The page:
Comic: Godzilla: Monsters & Protectors #3


Godzilla: Monsters & Protectors #3

English Comic Title

Godzilla: Monsters & Protectors #3 - Rise Up! Part 3


Erik Burnham


Dan Schoening
Dan Schoening
Luis Antonio Delgado
IDW Publishing


Dan Schoening / Jorge Monlongo





By: Nicholas Driscoll

One of my personal pet peeves with media made for children is when the writer ignores what was written earlier in the story or just outright changes things that were already established in order simply to kick the plot forward. Such tactics stink of poor planning and laziness… and unfortunately we have a bit of them here in issue 3 of Godzilla: Monsters & Protectors. Overall the issue is a step up in terms of action and basic stuff happening, but most Godzilla fans will probably still find the issue pretty disappointing—perhaps especially the children in the audience.

Note: I will be discussing spoilers. Skip to the last paragraph if you want to avoid them.

Story: Elementary kid and MeToober Cedric Nakamura has made another video to explain his adventures with Godzilla and co. Here he clarifies that the Shobijin are not fairies (they don’t have wings), and states that they took a long time to fly over from Infant Island and arrive in Japan via bird. The bird they flew over on, then, unfortunately, just disappears, and the Shobijin end up at Cedric’s school.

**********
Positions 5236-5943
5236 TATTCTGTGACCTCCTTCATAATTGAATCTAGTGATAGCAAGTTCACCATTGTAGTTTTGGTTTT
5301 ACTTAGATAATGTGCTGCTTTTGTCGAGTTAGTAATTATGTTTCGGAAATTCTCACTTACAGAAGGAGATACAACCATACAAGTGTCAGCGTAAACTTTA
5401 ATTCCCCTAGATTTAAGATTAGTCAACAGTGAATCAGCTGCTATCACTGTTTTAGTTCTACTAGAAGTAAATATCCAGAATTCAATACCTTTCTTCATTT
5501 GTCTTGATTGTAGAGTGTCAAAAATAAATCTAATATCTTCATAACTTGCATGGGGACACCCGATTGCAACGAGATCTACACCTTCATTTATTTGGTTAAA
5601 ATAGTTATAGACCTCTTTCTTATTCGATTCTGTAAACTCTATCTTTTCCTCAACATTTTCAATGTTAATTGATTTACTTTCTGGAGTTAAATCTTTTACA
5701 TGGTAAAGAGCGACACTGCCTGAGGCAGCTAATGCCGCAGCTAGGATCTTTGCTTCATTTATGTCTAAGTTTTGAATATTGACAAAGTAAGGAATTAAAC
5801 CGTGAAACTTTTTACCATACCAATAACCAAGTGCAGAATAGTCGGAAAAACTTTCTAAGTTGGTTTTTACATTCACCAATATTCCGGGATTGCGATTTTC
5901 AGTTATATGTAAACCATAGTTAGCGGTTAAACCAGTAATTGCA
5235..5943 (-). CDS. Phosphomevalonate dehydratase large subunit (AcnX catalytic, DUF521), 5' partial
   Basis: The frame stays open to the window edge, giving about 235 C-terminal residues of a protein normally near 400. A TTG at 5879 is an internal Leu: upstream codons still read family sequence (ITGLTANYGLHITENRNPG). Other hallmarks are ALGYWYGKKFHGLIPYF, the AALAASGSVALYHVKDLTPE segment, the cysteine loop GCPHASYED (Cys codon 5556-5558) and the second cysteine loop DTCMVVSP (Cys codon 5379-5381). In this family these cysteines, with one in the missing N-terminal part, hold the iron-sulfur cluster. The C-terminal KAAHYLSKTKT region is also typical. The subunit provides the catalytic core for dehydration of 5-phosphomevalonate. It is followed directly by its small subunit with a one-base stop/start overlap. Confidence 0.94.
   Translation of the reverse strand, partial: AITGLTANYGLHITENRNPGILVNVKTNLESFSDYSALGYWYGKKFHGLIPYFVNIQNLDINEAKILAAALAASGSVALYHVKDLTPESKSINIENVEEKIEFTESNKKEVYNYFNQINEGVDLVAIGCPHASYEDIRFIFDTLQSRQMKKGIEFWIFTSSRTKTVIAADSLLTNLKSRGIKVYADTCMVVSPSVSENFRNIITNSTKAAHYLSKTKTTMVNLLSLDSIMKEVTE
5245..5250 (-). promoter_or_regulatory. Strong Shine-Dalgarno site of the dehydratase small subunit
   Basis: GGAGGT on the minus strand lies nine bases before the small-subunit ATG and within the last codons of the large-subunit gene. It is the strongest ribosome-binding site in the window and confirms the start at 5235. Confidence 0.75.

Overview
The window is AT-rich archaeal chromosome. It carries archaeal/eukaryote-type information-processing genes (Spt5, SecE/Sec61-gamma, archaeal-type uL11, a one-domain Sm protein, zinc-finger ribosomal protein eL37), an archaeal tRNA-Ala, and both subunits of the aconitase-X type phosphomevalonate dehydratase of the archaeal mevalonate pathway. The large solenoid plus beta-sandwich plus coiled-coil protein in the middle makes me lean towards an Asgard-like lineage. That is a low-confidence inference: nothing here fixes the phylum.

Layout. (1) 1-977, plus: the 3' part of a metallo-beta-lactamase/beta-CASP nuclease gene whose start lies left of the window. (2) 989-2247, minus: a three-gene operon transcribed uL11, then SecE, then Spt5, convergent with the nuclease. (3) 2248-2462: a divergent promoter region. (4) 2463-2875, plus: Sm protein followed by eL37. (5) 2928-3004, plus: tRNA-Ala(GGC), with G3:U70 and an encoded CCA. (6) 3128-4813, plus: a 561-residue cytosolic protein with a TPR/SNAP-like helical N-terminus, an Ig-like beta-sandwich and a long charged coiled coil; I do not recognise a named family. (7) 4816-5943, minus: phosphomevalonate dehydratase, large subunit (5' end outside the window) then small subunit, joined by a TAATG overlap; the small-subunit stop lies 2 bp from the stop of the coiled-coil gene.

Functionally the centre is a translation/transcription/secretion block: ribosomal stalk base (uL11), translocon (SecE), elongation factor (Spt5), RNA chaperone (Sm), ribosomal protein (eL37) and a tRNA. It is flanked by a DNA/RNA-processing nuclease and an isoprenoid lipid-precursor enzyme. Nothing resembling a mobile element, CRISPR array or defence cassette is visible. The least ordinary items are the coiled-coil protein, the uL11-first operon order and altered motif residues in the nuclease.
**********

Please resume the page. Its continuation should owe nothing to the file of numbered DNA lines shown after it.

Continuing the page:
The twin fairies (sorry, that’s what I call them) chose his school because they claim they saw it in their vision, and then they say to each other that they need to just find someone with a hope for the future in order to set things right. They scan the minds of various kids and don’t find what they want, and then notice a pair of twins that they hijack.

Cedric and his two friends are discussing their ideas for what the future of the world will look like, and we get a few elaborate guesses, and then Cedric supposes everything will be the same as it is now but with more holograms. The random twins from before (now being steered around by the twin fairies) overhear Cedric’s conversation, and so ask Cedric’s gang to come to a private area where the Shobijin can talk in secret. But they are interrupted by the Godzilla app streaming a video.

The boss-guy from Linival, the evil energy corporation has hosted another meeting/press report to declare he is turning his new energy source back on to lure Godzilla to his artificial island and trigger a face-off against his monster Biollante. Godzilla and the plant creature fight, and Biollante has instant regeneration abilities. The plant lights Godzilla’s head on fire and tosses him in the ocean, apparently defeating him.

Then the twins disappear somewhere, and Cedric says see you next time.

That’s it.